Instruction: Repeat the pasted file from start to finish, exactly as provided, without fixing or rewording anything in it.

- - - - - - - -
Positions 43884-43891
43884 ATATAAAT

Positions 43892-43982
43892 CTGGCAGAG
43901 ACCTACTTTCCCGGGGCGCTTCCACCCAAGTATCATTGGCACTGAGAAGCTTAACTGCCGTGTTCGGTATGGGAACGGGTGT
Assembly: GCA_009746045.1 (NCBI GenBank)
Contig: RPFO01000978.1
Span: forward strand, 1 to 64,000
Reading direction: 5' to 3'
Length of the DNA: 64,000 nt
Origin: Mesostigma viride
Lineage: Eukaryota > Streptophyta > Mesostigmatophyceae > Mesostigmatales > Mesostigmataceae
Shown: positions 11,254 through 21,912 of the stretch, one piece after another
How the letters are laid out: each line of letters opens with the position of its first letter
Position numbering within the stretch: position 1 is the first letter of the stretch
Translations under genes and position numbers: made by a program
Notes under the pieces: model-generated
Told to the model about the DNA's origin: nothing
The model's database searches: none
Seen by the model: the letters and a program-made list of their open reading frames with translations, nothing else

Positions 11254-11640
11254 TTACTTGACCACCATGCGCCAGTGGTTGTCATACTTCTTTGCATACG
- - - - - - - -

Positions 43884-43891
43884 ATATAAAT

Positions 43892-43982
43892 CTGGCAGAG
43901 ACCTACTTTCCCGGGGCGCTTCCACCCAAGTATCATTGGCACTGAGAAGCTTAACTGCCGTGTTCGGTATGGGAACGGGTGT
Assembly: GCA_009746045.1 (NCBI GenBank)
Contig: RPFO01000978.1
Span: forward strand, 1 to 64,000
Reading direction: 5' to 3'
Length of the DNA: 64,000 nt
Origin: Mesostigma viride
Lineage: Eukaryota > Streptophyta > Mesostigmatophyceae > Mesostigmatales > Mesostigmataceae
Shown: positions 11,254 through 21,912 of the stretch, one piece after another
How the letters are laid out: each line of letters opens with the position of its first letter
Position numbering within the stretch: position 1 is the first letter of the stretch
Translations under genes and position numbers: made by a program
Notes under the pieces: model-generated
Told to the model about the DNA's origin: nothing
The model's database searches: none
Seen by the model: the letters and a program-made list of their open reading frames with translations, nothing else

Positions 11254-11640
11254 TTACTTGACCACCATGCGCCAGTGGTTGTCATACTTCTTTGCATACG